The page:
Arguably the most popular question we are asked, whether in a fertility clinic or in the Women’s locker room, is when should I freeze my eggs (a.k.a. at what age). And while in our office we can give you a personalized opinion for the egg freezing process, it’s hard to tell you exactly what to do while waiting in the shower line (although we will try). But what we do tell everyone (friends, patients, and gym acquaintances) is that the reason to consider egg freezing for fertility success rates, and when, is often very personal. And although there are better times to do it, there is really no best time. Here are three tips that should get you “hotter” to getting your eggs “colder.”
1. How old are you?
You may not look a day older than 25 or a younger age, you use a ton of sunblock, eat healthily, and hit the gym regularly, but your eggs don’t really care if you’re in your early 30s or early 40s, or even your 20s! Your number of eggs declines from the moment you take your first breath (and actually even before that!). Nothing you do or don’t do (minus a bad tobacco habit) will halt egg decline, except egg freezing. Elective egg freezing offers you the chance to freeze a subset of eggs at a particular age, whatever years of age that maybe. And just as egg quantity decreases as you age, so does egg quality. Therefore, the younger you are when you freeze eggs, the better quality those eggs will be as an older woman. So, while yes, it would make sense for us all to freeze our eggs in our twenties when our eggs are at their peak, most of us won’t need to undergo the egg freezing process.
Most of us will not experience fertility preservation and will not need to use frozen eggs or fertility treatments to achieve a successful pregnancy. With all of that being said, if you are looking for that magic age at which you are getting “hot” to the “cold,” we would suggest that you pencil egg freezing into your calendar on your 32nd birthday. For most, being a 32 year-old woman offers you a balance between good egg quality and adequate egg quantity at not too premature a point in your life. Happy birthday!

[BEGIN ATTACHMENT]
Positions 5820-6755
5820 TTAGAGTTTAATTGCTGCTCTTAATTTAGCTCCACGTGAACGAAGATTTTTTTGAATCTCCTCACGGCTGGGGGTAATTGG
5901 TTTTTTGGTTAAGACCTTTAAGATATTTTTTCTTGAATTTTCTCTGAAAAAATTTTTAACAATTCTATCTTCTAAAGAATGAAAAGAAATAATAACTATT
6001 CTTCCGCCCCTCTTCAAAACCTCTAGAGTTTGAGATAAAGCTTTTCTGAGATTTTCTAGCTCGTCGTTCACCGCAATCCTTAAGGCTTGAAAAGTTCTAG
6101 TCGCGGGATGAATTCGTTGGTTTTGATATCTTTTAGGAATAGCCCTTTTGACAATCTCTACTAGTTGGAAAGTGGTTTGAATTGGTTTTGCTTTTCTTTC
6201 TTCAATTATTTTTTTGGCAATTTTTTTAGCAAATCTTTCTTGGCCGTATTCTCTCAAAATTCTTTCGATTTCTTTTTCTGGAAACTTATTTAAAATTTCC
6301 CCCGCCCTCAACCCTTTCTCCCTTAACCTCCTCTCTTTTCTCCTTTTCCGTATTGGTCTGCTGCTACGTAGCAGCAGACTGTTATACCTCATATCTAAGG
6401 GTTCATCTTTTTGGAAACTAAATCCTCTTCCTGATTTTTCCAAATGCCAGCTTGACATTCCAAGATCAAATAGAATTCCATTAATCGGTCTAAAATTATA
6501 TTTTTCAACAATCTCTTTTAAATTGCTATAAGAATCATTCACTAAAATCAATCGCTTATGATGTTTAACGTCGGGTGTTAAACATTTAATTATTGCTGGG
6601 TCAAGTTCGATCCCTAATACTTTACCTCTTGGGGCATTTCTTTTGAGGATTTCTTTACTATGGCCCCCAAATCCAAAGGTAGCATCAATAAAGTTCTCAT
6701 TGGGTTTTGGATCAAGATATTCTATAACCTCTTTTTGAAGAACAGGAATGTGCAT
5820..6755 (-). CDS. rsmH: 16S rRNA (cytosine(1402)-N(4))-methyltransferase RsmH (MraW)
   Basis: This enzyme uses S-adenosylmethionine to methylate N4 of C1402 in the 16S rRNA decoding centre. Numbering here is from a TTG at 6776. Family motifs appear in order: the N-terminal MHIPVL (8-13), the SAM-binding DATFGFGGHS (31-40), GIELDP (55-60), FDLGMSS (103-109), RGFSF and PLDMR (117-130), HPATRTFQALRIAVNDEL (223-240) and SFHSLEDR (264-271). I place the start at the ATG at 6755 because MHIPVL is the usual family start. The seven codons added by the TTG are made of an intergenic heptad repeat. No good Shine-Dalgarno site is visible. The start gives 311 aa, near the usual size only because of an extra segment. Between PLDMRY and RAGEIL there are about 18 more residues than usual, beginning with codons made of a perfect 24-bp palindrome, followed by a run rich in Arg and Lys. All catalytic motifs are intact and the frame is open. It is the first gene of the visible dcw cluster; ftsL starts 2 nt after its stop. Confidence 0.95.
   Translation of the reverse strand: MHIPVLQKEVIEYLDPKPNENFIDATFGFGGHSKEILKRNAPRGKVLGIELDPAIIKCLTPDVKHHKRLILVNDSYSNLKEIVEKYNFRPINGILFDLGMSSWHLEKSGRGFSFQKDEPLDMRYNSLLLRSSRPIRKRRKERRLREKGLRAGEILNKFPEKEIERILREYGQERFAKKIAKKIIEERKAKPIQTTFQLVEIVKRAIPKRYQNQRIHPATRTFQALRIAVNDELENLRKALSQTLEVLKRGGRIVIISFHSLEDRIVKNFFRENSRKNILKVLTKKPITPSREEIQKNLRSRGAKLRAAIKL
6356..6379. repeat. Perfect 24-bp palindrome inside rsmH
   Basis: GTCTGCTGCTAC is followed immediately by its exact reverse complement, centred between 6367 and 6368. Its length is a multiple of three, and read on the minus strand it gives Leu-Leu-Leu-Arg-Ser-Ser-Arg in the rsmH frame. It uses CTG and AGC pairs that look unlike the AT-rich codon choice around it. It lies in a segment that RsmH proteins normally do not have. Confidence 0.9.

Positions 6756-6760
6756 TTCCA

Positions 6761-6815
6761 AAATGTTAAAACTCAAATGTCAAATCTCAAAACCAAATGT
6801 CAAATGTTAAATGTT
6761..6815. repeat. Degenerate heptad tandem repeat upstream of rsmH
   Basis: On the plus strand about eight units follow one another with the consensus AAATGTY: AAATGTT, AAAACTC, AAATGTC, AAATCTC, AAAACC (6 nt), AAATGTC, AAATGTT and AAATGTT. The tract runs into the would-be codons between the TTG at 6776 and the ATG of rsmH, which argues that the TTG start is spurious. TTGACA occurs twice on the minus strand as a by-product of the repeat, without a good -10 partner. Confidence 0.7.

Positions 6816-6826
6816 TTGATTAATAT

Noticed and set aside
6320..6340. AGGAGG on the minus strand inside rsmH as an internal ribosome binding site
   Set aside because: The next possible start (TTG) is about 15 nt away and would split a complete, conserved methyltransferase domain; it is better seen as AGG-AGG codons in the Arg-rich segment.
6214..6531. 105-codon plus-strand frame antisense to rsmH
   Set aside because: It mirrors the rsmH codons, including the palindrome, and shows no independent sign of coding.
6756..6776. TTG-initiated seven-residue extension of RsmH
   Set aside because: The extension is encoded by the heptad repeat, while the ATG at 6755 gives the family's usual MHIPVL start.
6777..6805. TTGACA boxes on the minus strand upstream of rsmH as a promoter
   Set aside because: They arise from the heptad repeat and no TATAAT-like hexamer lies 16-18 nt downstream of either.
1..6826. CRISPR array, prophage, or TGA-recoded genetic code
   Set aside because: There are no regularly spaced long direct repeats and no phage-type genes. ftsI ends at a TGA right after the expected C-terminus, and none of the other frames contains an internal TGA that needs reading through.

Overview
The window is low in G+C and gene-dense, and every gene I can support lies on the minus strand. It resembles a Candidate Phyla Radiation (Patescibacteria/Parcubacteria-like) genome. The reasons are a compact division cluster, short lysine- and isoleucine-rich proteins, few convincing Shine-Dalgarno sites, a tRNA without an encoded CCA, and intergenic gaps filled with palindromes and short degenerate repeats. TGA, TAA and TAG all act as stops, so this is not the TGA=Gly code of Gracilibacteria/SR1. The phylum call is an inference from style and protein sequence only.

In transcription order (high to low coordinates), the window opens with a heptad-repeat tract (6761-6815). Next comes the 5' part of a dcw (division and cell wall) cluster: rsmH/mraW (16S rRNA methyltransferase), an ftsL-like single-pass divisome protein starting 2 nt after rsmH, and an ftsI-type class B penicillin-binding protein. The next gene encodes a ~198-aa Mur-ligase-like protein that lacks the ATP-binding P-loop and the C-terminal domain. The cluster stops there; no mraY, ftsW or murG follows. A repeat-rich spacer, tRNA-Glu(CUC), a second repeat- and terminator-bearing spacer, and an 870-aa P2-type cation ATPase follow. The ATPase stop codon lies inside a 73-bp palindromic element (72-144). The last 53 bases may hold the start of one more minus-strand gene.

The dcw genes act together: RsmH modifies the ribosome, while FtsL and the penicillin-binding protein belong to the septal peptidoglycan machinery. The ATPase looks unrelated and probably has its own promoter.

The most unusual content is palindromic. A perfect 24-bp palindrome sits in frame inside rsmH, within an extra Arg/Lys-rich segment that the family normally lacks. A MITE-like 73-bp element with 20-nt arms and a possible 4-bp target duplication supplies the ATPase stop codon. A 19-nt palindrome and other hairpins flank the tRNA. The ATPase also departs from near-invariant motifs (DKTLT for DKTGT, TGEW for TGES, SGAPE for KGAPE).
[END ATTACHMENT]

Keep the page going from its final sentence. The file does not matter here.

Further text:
Are you getting “hot” to your eggs getting “cold”?
2. What is your relationship status??
We are not asking you to check the single or married box, but if you are in a relationship, we are asking you to evaluate where you are in your relationship. Is it serious, are you on the same page about having children, what is your timeline (and do your timelines match up)? Although these are rarely fun conversations to have, they are super important in order to make an informed decision on egg freezing.
If your partner is male, men will make sperm for nearly their entire lives. They can wait way longer than women can to pull the goalie. Make sure he (or she) knows what you want—and when. These are the same real-life conversations you can have with yourself if you are not in a relationship and have goals of starting a family either now or in the future. This should help you decide when and if you should undergo an egg freezing cycle.
3. What happened in your past?
We are not here to judge; trust us (we partied way back when, too!). The past that we want to know about is for medical reasons and GYN history (medications you have taken, surgeries you have had, any pain you feel with your period) as well as your mom’s, sister’s, aunt’s, and grandma’s fertility history. Did your mom have early menopause? Did your sister have endometriosis? Did your aunt have ovarian hyperstimulation syndrome? Not surprisingly, genetics and fertility go hand in hand. We not only mirror our female relatives when it comes to our physical appearance but also how our ovarian reserve functions. Therefore, in many ways, before you can move forward with egg freezing, you need to look backward. This is also important because it will determine what you as a younger woman can do earlier on. If you don’t think about it early enough, and you do see a fertility decline down the road you will most likely end up seeing a reproductive endocrinologist for fertility treatments such as IVF, embryo freezing, blood tests, hormone injections and other reproductive medicines.
By combining all three of these factors—age, relationship status, and your past—we can get a better idea of when and if you should freeze your eggs. And if it adds up (a.k.a. you are getting “hot” to your eggs getting “cold”), talk to your gynecologist or your fertility specialist about the egg freezing process.